One world, many solutions
Whether battery, hydrogen or e-fuels – because diesel is seen as one of the main sources of greenhouse gas emissions in the transport sector, alternatives are being sought worldwide. However, the approach to this question varies in the individual regions. What makes South America different from Asia? And what sets them apart from Europe or the USA? Here’s an overview.
In future, trucks, vans and the like need to be driving sustainably: Under an EU Regulation, commercial vehicle manufacturers are required to reduce CO2 emissions on new vehicles by 30 percent by 2030. So alternatives are needed – and quickly!
In Europe, the number of trucks running on diesel could start to reduce as early as 2024. This is revealed in the “European Truck Market Outlook 2022” survey conducted by the international corporate consultants Bain & Company for Germany, France, UK and Spain: Just 30 percent of the 565 fleet managers interviewed are still planning to buy trucks with conventional diesel engines in three years’ time. As early as 2025, roughly one in every two trucks is set be equipped with an alternative powertrain – a mammoth task for the sector. Up until now in Germany, for instance, only around two percent of trucks run on anything other than diesel or petrol.
E for Europe, E for electric
In Europe, the manufacturers and operators of commercial vehicle fleets are turning above all to e-mobility: The Boston Consulting Group (BCG), for example, considers it most likely that battery-electric powertrains will take comprehensive hold here. In 2030, according to a 2019 study by the corporate consultants, up to 70 percent of the trucks powered by something other than a combustion engine could be battery-electric, providing that the corresponding charging infrastructure suitable for trucks is available. In many European countries, including Germany, truck manufacturers are benefiting here from policy strategies promoting battery-electric powertrains. The Institute for Energy and Environmental Research Heidelberg (IFEU), in its latest comparative analysis of the potential of drive technologies for trucks, similarly found that electric-powered trucks could already be cheaper than “diesel” as early as 2025. By 2030, that means one in every three newly-sold trucks in Europe could already be battery-driven.
In that regard, the assessment by the German Association of the Automotive Industry (VDA) could serve as a kind of blueprint for the development in the EU: In its position paper on the German commercial vehicle industry’s view of future drive technologies (“Positionspapier zu zukünftigen Antriebstechnologien aus Sicht der deutschen Nutzfahrzeugindustrie”), the VDA calls for an open-technology approach to achieve the climate goals – with a clear focus on e-mobility and hydrogen.
Light duty commercial vehicles with a battery-electric powertrain are already available, and are increasingly being used for city-center distribution transport. However, medium duty commercial vehicles are similarly set to run on electric in regional and distribution transport. In order that, in future, heavy duty vehicles or buses are able to be powered purely by electricity for long-distance routes, a comprehensive charging infrastructure is required above all else, alongside further development of current battery technologies.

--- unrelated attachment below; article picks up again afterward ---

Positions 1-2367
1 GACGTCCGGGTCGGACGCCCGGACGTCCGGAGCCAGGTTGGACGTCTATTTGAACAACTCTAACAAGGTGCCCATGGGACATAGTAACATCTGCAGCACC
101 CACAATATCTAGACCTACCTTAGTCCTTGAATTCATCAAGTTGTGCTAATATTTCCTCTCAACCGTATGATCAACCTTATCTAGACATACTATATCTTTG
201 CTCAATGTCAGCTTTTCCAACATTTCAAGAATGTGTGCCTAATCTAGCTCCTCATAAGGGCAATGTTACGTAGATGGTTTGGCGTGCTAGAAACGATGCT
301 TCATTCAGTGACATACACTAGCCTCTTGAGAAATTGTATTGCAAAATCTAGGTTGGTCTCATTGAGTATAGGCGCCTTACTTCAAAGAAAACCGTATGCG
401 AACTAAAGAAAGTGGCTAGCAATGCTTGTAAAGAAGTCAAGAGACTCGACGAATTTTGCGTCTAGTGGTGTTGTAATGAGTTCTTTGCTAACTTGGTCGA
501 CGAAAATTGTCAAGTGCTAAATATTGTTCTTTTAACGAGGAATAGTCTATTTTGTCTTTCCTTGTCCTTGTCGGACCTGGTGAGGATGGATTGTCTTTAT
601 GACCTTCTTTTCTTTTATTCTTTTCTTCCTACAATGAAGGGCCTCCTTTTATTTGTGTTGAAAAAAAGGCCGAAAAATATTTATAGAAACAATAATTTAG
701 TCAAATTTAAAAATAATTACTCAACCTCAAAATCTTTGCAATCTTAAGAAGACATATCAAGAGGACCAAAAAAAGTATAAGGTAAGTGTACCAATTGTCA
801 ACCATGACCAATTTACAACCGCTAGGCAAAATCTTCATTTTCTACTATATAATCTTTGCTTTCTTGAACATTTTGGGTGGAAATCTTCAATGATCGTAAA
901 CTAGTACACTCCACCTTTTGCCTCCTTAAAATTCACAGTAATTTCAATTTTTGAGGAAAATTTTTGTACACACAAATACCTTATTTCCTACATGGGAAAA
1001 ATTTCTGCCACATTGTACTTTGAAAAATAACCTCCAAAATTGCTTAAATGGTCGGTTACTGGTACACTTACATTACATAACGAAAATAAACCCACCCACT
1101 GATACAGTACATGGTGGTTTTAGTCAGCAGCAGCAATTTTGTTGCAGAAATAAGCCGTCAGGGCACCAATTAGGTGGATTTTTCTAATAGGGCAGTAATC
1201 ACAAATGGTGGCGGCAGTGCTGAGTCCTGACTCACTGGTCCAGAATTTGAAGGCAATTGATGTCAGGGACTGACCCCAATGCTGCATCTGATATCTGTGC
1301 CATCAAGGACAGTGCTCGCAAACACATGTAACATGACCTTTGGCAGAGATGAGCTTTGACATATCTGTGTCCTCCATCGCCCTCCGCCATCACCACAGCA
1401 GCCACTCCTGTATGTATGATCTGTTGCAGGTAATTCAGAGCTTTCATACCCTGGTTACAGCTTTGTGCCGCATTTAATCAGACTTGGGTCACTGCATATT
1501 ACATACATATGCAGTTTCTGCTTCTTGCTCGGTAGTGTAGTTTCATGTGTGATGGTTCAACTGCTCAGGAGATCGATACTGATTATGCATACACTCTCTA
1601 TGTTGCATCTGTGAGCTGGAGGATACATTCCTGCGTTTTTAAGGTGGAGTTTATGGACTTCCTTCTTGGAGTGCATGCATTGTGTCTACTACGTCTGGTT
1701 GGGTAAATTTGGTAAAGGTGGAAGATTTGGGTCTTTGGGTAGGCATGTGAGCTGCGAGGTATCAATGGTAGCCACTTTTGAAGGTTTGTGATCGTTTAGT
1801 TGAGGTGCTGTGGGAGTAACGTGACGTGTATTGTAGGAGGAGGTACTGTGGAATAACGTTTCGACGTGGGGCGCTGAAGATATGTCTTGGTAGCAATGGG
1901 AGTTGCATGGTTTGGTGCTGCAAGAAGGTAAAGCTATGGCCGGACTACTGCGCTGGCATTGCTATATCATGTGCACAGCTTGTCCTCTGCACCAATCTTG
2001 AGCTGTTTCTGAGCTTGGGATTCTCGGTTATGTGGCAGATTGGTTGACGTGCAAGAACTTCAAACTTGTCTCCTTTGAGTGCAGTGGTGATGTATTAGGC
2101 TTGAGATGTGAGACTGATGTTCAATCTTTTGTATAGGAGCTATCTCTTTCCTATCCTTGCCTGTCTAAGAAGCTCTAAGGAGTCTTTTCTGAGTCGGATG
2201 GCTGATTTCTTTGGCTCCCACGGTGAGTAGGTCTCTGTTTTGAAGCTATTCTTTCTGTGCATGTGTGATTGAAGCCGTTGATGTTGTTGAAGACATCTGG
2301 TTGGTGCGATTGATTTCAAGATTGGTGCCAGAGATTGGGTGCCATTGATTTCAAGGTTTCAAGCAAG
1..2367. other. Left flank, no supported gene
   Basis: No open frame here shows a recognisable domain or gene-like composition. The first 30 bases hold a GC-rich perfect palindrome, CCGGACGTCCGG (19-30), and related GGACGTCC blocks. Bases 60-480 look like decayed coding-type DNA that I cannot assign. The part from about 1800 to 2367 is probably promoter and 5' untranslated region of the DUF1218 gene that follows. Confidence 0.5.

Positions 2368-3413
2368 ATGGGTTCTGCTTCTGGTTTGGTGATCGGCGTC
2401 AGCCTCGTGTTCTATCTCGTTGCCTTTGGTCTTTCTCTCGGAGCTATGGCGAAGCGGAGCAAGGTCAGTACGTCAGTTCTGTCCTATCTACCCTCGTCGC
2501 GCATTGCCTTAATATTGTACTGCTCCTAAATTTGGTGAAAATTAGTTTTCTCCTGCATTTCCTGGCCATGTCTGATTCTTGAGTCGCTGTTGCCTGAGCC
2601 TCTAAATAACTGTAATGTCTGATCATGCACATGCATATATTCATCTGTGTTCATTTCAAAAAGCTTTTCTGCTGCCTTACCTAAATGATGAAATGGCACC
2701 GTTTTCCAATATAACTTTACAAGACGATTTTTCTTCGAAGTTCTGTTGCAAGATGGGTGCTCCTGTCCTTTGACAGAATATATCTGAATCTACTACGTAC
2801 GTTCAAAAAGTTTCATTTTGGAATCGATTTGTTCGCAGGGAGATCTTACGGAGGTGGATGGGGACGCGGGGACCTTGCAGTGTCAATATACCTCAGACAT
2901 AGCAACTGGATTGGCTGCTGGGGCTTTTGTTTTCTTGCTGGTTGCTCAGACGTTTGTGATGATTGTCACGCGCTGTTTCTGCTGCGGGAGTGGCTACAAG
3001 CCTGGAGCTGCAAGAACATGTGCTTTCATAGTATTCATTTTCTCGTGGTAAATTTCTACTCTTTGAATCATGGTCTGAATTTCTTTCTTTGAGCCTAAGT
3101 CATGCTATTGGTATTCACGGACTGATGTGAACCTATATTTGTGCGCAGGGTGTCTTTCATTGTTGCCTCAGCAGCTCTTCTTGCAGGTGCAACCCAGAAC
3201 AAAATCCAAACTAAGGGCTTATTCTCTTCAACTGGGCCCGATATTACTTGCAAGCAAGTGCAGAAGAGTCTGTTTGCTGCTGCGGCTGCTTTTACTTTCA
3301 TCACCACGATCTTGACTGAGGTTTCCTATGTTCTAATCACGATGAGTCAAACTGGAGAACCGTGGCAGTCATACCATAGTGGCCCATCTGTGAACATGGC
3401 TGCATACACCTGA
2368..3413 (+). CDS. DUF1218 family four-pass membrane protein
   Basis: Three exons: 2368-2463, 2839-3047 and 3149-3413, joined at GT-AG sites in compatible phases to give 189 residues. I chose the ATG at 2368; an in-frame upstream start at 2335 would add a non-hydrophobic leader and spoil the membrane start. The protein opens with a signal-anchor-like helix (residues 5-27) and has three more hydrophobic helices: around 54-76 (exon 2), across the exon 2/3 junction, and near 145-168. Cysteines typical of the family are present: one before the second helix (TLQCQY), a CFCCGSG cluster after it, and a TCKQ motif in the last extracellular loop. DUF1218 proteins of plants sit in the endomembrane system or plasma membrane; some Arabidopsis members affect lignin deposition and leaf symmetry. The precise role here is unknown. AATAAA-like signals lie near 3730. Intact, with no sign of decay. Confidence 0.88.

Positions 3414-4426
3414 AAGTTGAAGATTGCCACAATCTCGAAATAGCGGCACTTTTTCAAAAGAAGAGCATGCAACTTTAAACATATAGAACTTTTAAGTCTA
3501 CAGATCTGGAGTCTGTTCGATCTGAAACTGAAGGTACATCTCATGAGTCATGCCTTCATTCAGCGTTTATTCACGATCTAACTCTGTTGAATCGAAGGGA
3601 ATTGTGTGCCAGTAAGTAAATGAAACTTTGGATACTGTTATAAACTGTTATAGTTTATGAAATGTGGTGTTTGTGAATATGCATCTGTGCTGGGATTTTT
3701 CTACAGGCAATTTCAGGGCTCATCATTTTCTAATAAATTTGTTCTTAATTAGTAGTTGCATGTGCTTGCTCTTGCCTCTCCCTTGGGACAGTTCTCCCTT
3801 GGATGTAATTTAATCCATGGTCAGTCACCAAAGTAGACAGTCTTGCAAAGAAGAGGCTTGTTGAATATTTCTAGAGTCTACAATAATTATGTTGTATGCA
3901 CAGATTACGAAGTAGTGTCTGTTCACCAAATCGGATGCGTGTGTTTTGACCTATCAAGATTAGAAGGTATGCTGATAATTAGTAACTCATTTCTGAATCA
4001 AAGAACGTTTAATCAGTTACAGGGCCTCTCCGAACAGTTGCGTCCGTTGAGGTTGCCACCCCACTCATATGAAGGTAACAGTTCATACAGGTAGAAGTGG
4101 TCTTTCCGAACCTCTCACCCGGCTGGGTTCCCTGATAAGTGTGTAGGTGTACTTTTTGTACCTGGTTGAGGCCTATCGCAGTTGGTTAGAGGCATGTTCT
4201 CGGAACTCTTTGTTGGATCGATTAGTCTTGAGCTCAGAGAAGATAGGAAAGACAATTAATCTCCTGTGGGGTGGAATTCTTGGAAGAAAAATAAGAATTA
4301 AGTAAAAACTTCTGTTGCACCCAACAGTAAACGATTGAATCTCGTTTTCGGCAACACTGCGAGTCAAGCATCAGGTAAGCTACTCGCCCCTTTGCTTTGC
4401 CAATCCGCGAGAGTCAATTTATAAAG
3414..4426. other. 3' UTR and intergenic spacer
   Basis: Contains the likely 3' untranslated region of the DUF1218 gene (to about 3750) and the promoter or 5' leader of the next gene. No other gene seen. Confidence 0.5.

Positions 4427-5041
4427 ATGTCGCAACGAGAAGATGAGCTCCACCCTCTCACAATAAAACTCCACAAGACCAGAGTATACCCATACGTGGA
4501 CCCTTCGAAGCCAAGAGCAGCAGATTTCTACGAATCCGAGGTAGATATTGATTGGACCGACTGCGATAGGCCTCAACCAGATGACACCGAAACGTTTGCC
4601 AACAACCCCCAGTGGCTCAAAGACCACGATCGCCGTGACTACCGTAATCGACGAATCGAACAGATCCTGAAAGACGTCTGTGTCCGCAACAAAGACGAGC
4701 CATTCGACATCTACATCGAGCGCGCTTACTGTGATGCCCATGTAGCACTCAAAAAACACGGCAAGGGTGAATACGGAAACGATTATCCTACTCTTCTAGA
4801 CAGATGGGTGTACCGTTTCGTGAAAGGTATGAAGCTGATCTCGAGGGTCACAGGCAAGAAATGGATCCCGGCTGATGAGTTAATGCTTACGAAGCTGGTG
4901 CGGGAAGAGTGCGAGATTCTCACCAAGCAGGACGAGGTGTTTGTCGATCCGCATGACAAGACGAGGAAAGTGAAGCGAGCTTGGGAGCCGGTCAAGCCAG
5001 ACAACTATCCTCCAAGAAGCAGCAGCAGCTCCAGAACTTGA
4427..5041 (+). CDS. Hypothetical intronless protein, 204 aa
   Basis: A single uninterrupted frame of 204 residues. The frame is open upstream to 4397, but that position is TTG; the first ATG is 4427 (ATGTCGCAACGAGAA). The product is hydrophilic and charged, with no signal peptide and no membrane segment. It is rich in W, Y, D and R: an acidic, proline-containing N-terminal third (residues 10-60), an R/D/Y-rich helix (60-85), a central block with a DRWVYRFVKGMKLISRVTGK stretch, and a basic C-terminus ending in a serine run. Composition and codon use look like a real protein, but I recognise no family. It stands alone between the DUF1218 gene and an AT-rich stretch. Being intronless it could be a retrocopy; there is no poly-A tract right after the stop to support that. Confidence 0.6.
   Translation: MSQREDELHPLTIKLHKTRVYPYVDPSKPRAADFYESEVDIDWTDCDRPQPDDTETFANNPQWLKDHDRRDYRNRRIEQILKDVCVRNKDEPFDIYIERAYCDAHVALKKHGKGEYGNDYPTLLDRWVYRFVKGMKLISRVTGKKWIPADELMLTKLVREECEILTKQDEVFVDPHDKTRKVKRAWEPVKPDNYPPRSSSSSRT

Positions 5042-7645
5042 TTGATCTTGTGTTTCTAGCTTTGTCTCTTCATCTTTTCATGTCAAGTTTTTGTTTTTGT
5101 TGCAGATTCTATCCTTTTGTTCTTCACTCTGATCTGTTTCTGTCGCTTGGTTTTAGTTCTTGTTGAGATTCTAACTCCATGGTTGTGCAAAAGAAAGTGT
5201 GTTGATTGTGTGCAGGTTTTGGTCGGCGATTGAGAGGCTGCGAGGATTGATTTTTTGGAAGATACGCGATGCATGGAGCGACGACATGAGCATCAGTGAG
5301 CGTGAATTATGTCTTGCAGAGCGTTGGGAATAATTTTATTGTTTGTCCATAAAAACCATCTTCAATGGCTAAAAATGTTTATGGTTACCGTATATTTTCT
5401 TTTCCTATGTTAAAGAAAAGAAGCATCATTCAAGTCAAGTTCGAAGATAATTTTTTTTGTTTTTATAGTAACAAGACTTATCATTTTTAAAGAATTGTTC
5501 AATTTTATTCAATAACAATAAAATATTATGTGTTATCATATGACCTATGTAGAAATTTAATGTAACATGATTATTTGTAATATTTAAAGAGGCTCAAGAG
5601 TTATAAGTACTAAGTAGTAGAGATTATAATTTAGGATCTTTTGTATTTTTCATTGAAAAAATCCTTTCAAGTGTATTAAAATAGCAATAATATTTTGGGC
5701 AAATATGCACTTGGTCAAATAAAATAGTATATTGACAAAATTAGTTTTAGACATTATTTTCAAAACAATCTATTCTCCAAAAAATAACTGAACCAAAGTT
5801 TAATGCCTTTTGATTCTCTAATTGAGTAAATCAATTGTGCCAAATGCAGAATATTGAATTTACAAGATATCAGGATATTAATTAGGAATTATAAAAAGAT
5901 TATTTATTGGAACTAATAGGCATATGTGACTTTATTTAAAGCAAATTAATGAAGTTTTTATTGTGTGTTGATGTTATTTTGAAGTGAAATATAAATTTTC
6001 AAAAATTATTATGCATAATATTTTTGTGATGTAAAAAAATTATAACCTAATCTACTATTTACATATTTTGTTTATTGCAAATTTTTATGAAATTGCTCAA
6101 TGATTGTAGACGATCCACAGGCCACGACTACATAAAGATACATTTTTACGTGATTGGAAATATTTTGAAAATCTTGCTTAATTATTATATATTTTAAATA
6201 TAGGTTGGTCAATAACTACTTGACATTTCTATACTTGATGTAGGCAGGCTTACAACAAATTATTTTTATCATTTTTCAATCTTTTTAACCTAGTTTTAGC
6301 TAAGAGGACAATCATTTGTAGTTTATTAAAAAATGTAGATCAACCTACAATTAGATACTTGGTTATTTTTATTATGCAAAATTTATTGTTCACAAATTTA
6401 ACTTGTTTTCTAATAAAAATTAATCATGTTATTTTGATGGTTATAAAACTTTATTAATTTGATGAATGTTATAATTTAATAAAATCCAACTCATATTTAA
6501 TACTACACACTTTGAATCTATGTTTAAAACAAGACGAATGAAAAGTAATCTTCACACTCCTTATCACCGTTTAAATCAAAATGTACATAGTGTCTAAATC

For heavy-duty commercial vehicles on long-haul routes and for touring coaches, the VDA also considers hydrogen (H2) a key alternative to diesel. This assessment is in line with the German government’s “National Hydrogen Strategy”, which sees green hydrogen as relevant particularly for long-distance and heavy goods transport.
Asia — going full steam ahead for hydrogen
When it comes to hydrogen power, they are a step ahead in Asia: For instance, as early as 2017 Japan was the first country anywhere to develop a national hydrogen strategy. In 2020, the world’s biggest production plant for green hydrogen was taken into service in Fukushima. And Japan is also pressing ahead with expanding the necessary infrastructure. By 2030, according to a forecast by the market research company Fuji Keizai, a total of 1,321 hydrogen fueling stations are set to be operating, capable of providing fuel for 621,000 cars. In Germany, there are barely 100 H2 fueling pumps currently. When it comes to commercial vehicles, there are set to be 1,300 fuel cell-powered buses and 14,600 forklifts operating in Japan by 2030.
The Japan H2 Mobility consortium, to which the automotive manufacturer Toyota belongs, has been commissioned to expand the fueling station network. In 2017, Toyota presented the first series-manufactured version of the fuel-cell bus Sora. Together with the Toyota subsidiary Hino Motors, the Group is currently developing fuel cell trucks for the Japanese and North American market. The companies Toyota, Hino and Isuzu have announced production of a battery-electric low-floor bus for 2024, with a fuel cell spin-off from this set to be developed. In China, Toyota is also collaborating with Chinese companies on development of fuel cell trucks, in the joint venture United Fuel Cell Systems R&D.
Hyundai is also active in the hydrogen trucks area. The automotive manufacturer from neighboring South Korea supplied the world’s first series-manufactured heavy-duty commercial vehicle with a fuel cell electric powertrain in 2020 – the Xcient Fuel Cell. By 2025, a total of 1,600 units are set to be produced.
China, too, is looking to H2 – and not just for commercial vehicles. Hydrogen and fuel cell applications are considered key future technologies, and attract state subsidies accordingly. Even today, according to the fact-sheet on hydrogen and fuel cell technology in the PRC (“Factsheet Wasserstoff- und Brennstoffzellentechnologie in der Volksrepublik China”) produced by now GmbH, there are at least ten manufacturers for fuel cell buses, four for light-duty commercial vehicles and more than ten active fuel cell manufacturers and system integrators.